Ignatian Constitutions and Norms

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For the Ignatian spirit, constituted by the ideals of Saints Ignatius of Antioch and Ignatius of Loyola, to become real  it must achieve three goals.

Firstly, it must embody itself in individual men who have freely decided, out of sheer conviction and love, to make it the driving force of their daily existence.

Secondly, these individuals must determine to live out this spirit corporately as a band of brothers.

Thirdly, they must protect their corporate identity by wise lifestyle customs enshrined in statutes.

For the Society of Ignatians, the template of its laws and customs is based on those legislated for the Society of Jesus as written by St. Ignatius of Loyola, his associates, and immediate successors, essentially the Constitutions but also the Summarium. The latter contains  time-tested rules of asceticism in order to enable men to ascend to the mystical levels of prayer, be effective in their work for the salvation of souls as individuals, and have a corporate unity in which they can find fraternal support anywhere, anytime.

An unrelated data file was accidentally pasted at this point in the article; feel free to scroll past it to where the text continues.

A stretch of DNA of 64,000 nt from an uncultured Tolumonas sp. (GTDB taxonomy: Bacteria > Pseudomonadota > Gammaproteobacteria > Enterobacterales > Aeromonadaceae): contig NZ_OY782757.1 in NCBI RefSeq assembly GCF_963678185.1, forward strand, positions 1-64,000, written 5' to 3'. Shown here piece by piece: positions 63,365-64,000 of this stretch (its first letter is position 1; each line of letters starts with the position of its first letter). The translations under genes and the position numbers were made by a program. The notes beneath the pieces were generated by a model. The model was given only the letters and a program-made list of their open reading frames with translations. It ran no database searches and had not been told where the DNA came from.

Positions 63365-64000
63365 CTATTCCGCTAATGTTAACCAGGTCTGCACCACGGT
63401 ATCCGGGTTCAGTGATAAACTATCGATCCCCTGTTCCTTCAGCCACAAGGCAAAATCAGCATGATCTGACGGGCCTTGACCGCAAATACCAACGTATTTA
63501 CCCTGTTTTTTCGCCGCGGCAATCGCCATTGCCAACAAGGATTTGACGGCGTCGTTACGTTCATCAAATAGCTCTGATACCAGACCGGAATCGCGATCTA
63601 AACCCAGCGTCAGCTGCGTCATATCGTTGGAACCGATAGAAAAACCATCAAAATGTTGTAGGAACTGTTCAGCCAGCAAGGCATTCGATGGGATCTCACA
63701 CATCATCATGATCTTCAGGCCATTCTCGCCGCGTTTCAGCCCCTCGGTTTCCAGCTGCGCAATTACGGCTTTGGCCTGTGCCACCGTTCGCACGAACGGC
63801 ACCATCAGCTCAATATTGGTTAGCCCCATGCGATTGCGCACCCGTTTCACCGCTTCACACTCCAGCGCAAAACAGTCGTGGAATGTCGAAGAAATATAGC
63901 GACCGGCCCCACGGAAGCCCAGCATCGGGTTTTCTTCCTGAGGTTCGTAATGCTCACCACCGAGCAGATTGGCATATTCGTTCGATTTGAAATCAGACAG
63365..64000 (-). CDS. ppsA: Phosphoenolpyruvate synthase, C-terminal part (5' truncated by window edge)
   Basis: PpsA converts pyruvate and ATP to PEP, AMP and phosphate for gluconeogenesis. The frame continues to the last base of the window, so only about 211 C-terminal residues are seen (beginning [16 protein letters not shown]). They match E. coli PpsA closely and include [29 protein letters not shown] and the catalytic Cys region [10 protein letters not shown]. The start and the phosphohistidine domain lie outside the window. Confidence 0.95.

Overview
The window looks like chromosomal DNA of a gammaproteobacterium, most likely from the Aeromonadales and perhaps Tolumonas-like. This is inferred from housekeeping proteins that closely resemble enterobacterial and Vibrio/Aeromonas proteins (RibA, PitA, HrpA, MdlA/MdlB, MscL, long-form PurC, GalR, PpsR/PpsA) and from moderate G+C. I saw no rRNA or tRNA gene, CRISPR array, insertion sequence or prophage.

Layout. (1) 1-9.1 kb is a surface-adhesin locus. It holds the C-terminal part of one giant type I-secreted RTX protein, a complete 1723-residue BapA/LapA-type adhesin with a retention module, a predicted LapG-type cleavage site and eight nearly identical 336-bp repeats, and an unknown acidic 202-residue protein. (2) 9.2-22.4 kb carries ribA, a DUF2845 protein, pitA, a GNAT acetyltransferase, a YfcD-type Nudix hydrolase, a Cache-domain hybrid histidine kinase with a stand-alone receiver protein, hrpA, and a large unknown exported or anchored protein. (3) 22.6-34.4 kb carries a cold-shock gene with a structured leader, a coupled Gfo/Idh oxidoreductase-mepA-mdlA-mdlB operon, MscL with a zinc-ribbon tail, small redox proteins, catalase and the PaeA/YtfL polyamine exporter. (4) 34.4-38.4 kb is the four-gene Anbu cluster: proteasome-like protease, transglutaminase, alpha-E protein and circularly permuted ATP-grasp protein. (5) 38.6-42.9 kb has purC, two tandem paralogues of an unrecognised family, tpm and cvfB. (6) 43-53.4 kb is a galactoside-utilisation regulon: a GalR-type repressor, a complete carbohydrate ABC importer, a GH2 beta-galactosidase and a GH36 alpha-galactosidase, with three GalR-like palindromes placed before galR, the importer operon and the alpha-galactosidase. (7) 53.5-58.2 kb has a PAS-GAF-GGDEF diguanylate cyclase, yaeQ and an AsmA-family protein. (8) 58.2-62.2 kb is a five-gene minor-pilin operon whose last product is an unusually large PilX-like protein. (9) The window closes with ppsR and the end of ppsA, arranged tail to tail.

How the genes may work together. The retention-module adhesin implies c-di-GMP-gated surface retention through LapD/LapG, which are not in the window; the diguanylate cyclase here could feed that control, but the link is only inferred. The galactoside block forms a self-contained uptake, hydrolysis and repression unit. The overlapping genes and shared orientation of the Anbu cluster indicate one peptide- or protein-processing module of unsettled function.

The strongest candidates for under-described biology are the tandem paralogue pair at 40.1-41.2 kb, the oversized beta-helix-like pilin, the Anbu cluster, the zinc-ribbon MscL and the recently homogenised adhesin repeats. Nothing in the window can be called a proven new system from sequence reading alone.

Many of these laws and norms are not original but are derived from the Rule of St. Benedict which in turn has roots in St. Basil’s Rule. In this way the Society of Ignatians integrates itself into the long line of groups of men, stretching across almost fifteen hundred years, who have built up Christ’s Mystical Body by consecrating their lives to God.  Some norms are even more relevant today than when they were inserted into the Summarium in the seventeenth century. For instance, common sense recognizes that the monastic or intense retreat-style atmosphere stipulated for the formation of novices in the comparatively Christian society of Renaissance Europe is far more necessary, indeed absolutely crucial, for forming future priests who come from, and who will go back into, the hostile anti-Christian world under the sway of the “Dictatorship of Relativism” (Benedict XVI) of the twenty-first century.